Jewish-emigration policy, and for its persecution of
dissidents like Andrei Sakharov; his criticism
intensified when Ford and Kissinger, worried about
antagonizing the Soviets, snubbed Aleksandr
Solzhenitsyn. Ronald Reagan took on these causes when
he won the Presidency in 1980, and many dissidents,
including Natan Sharansky, who went on to become an
Israeli politician, were grateful for his condemnation
of the Soviet Union as an “evil empire.” Kissinger
believed that such confrontations were dangerous to
the smooth management of America’s relationship with
the Soviets.

Scowcroft, who served as President Ford’s
national-security adviser when Kissinger was Secretary
of State, recalled the 1976 primary fight between
Reagan and Ford: “It got so bad in the campaign that
Ford said he wouldn’t use the word ‘détente’ anymore.
The Reagan people excoriated Kissinger—they cast the
Soviet Union into outer darkness. Now, I was not fond
of the Soviet Union, but I didn’t think that calling
the Soviet Union the ‘evil empire’ got anybody
anywhere.”

This Reagan-era fight was in some ways a dress
rehearsal for the fight today between neoconservatives
and realists: only the enemy has changed.

In the case of Iraq, Scowcroft was incensed by
Saddam’s violation of an international border; he did
not believe that Saddam’s treatment of his own
citizens merited military intervention. A month into
the war, Bush, in public comments, encouraged Iraq’s
defeated military, and also its civilian population,
to “take matters into [their] own hands” and to rise
up against Saddam. “Here’s where we fell down,” Robert
Gates said recently. “It was our hope that the
magnitude of the defeat would lead the Iraqi generals
to throw Saddam out, but we didn’t anticipate those
uprisings. When the Kurds and the Shiites rose up,
Saddam won back his generals. We speculated that
Saddam ‘warned’ his generals that, without him, they
could not control the uprising, and the country would
disintegrate.” Gates, who went on to serve as director
of the C.I.A. from 1991 to 1993, argued that the
President never intended to provoke a popular
rebellion. “When the President talked about the Iraqis
solving the problem, he was absolutely not urging the
Kurds and the Shiites to do it. He was talking about
the generals taking him out.” In the book that
Scowcroft wrote with the elder Bush, a passage about
the uprising said, “It is true that we hoped Saddam
would be toppled. But we never thought that could be
done by anyone outside the military and never tried to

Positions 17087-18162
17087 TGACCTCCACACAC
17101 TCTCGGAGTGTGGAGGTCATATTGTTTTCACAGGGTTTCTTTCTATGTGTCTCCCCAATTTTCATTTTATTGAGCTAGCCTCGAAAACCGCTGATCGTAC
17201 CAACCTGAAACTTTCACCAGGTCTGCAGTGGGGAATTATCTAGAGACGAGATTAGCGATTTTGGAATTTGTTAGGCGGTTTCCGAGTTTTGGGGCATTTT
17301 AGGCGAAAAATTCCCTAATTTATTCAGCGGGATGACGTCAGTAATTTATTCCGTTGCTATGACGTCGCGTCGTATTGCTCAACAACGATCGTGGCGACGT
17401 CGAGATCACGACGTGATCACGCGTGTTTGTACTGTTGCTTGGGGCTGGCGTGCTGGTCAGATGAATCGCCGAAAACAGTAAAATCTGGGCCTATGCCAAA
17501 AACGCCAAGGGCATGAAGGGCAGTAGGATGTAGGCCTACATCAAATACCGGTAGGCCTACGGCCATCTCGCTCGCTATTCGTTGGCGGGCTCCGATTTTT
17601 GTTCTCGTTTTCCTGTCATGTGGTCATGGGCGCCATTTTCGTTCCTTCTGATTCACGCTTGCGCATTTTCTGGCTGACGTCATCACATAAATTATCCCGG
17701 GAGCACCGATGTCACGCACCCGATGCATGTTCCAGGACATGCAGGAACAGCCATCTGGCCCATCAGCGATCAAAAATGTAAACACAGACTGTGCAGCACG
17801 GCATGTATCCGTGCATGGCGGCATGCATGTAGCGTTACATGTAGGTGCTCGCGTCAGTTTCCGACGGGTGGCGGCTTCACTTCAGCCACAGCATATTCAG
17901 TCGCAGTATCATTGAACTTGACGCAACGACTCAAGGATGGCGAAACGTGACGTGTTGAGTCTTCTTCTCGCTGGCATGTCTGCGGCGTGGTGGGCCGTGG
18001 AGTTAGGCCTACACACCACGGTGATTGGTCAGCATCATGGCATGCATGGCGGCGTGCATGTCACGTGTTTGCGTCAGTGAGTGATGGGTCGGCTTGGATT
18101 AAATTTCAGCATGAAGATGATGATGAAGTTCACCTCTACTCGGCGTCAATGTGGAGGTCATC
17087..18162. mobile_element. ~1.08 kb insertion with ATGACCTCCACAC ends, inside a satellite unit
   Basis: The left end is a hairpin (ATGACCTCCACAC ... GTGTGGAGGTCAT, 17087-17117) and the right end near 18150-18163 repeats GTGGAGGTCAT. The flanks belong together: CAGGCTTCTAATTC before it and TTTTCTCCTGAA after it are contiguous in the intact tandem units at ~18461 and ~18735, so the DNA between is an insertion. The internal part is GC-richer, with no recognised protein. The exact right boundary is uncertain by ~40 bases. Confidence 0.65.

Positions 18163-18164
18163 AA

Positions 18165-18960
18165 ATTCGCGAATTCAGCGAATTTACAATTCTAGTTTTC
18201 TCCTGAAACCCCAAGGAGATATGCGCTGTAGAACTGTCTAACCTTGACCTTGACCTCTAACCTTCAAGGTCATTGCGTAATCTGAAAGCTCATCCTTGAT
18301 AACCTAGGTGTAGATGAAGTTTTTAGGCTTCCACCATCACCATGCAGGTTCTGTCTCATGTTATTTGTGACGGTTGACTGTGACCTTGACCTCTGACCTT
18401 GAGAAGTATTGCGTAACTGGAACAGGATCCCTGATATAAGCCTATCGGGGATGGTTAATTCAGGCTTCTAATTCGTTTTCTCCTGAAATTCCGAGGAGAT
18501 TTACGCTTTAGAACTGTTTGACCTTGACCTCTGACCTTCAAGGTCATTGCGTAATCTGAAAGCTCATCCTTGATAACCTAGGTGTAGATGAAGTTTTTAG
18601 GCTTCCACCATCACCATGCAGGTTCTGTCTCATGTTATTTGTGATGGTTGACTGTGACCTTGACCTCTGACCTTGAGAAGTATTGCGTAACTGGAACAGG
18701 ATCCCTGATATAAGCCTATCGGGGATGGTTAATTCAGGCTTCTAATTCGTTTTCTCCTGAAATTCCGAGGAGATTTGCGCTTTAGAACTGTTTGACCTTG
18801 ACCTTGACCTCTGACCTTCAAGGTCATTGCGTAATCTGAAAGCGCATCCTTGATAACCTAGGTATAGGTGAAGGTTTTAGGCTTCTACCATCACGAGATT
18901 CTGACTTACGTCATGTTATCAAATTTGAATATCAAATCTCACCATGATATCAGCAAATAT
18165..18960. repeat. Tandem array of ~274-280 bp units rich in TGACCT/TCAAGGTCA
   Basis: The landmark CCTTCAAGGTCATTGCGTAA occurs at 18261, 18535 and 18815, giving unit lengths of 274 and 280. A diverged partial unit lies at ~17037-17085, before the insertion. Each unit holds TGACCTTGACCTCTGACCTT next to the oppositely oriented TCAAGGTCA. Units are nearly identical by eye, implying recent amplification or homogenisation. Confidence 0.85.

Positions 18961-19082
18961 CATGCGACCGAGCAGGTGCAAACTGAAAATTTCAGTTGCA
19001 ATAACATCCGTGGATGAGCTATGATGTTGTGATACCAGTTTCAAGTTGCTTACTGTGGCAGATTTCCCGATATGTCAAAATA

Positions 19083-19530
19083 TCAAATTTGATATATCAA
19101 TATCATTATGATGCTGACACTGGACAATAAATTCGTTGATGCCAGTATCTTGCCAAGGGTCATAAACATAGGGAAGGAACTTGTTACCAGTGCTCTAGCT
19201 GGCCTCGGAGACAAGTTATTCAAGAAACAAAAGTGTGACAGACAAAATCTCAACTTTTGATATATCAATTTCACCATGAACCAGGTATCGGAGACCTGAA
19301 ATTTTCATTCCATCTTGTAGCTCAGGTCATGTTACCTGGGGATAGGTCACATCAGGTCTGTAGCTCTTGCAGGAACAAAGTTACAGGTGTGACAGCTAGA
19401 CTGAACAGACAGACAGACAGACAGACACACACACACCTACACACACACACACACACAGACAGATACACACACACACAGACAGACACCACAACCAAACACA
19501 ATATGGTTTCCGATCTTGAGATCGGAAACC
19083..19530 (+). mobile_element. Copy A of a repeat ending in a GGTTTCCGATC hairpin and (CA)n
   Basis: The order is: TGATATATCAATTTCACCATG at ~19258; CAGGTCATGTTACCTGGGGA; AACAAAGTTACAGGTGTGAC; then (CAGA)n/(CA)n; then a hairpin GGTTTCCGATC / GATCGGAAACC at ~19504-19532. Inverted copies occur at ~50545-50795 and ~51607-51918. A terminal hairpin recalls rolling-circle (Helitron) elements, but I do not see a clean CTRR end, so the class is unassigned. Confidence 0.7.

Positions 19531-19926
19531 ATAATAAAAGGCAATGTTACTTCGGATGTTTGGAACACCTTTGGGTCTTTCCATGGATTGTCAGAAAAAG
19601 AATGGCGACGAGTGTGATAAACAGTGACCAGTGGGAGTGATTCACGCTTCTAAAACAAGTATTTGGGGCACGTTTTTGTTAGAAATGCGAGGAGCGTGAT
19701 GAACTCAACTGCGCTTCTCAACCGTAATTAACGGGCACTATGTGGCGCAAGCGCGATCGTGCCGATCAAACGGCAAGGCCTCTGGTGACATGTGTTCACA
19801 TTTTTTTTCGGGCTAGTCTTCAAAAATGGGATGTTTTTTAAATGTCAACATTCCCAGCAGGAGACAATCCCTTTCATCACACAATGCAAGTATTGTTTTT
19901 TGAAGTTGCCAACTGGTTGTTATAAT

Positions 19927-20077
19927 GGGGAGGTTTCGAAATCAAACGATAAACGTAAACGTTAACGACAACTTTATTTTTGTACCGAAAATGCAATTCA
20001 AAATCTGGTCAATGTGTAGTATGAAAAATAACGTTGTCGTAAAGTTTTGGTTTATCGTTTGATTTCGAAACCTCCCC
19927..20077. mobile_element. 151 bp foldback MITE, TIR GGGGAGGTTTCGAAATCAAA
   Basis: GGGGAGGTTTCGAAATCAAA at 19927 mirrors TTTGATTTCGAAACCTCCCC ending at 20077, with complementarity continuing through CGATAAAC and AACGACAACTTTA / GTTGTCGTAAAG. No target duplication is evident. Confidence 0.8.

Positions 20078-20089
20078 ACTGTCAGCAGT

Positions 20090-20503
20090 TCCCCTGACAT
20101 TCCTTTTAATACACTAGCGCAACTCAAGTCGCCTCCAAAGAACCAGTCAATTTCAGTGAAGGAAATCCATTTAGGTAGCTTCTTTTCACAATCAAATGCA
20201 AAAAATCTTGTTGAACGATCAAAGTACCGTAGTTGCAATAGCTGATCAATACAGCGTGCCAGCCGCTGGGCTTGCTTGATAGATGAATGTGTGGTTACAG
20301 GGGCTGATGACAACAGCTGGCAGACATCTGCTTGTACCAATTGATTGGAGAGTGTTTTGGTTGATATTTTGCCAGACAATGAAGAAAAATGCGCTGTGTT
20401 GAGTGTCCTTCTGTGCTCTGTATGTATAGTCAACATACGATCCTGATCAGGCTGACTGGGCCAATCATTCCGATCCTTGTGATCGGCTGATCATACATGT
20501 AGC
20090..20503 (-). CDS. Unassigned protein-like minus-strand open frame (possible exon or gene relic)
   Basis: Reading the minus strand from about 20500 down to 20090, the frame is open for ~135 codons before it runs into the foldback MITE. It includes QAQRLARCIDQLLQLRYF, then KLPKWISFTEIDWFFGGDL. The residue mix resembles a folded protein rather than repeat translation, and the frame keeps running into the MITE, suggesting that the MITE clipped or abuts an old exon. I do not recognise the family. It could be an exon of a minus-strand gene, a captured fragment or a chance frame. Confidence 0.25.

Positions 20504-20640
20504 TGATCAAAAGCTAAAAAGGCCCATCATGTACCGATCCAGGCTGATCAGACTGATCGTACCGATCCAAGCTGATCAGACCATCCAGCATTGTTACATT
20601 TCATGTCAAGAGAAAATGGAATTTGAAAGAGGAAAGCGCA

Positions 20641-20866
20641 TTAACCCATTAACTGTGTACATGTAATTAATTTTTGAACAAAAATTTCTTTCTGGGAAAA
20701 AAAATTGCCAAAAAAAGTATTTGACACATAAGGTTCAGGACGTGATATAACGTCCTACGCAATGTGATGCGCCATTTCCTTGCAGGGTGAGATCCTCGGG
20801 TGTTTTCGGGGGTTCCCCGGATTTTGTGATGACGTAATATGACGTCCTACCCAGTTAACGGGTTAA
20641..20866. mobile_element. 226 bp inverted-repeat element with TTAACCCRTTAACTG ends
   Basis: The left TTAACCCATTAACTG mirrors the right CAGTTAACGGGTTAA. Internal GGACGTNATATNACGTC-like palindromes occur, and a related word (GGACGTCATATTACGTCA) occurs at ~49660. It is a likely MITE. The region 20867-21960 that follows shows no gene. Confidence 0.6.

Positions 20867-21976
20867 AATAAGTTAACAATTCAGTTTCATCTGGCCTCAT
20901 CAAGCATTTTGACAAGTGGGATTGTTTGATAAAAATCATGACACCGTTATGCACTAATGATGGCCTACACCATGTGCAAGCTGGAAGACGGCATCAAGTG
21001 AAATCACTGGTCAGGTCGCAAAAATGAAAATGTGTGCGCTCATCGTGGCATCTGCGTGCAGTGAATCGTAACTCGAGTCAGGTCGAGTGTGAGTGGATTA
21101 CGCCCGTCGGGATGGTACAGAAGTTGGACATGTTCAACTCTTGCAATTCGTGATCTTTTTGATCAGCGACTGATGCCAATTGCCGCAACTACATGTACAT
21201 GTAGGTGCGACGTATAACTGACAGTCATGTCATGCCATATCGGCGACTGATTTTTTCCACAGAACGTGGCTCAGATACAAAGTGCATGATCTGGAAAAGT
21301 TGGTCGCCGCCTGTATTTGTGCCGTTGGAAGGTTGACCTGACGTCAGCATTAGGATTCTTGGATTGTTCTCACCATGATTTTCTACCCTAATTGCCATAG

incite the general population. It is stretching the
point to imagine that a routine speech in Washington
would have gotten to the Iraqi malcontents and have
been the motivation for the subsequent actions of the
Shiites and Kurds.” In Wolfowitz’s view, Scowcroft,
“by overestimating the risk of supporting the
rebellions that the U.S. had encouraged, bequeathed to
George W. Bush a much more complicated situation ten
years later.”

The treatment of dissidents was at the root of
Scowcroft’s most controversial moment as
national-security adviser, during a trip to Beijing
six months after the massacre of Chinese students near
Tiananmen Square. Like much of the world, the Bush
Administration was angered by the Chinese government’s
actions, but it also cautioned prudence. Bush
dispatched Scowcroft to carry a message. “After
Tiananmen, we were the first ones to crack down, we
cracked down hard on anything to do with the
military,” Scowcroft said, referring to a suspension
of weapons sales announced within days of the
massacre.

Scowcroft communicated Bush’s concerns to the Chinese
leadership: “I knew Deng, and I had a wonderful, frank
discussion with him, and he said, ‘What happened in
Tiananmen Square is none of your business—it’s a
domestic issue, and we do whatever we want,’ and I
said, ‘You’re right. It is none of our business. But
the consequences of what you did in the world and to
our relations are our business. And that’s what I’m
here to talk about.’ ”

The trip attracted more notice when Scowcroft was
filmed at a banquet toasting the Chinese. “We’re
having the dinner, and the standard part of every
formal Chinese dinner is you have a toast at the end,”
he said. “Just before the toast, in comes the camera
crew. So I’ve got a choice. Do I turn my back on them
and walk out and destroy the purpose of the visit, or
do I look like a fool, toasting with the Chinese? And
I chose that. I knew how it would look. Our interests
and the reason I was there were more important than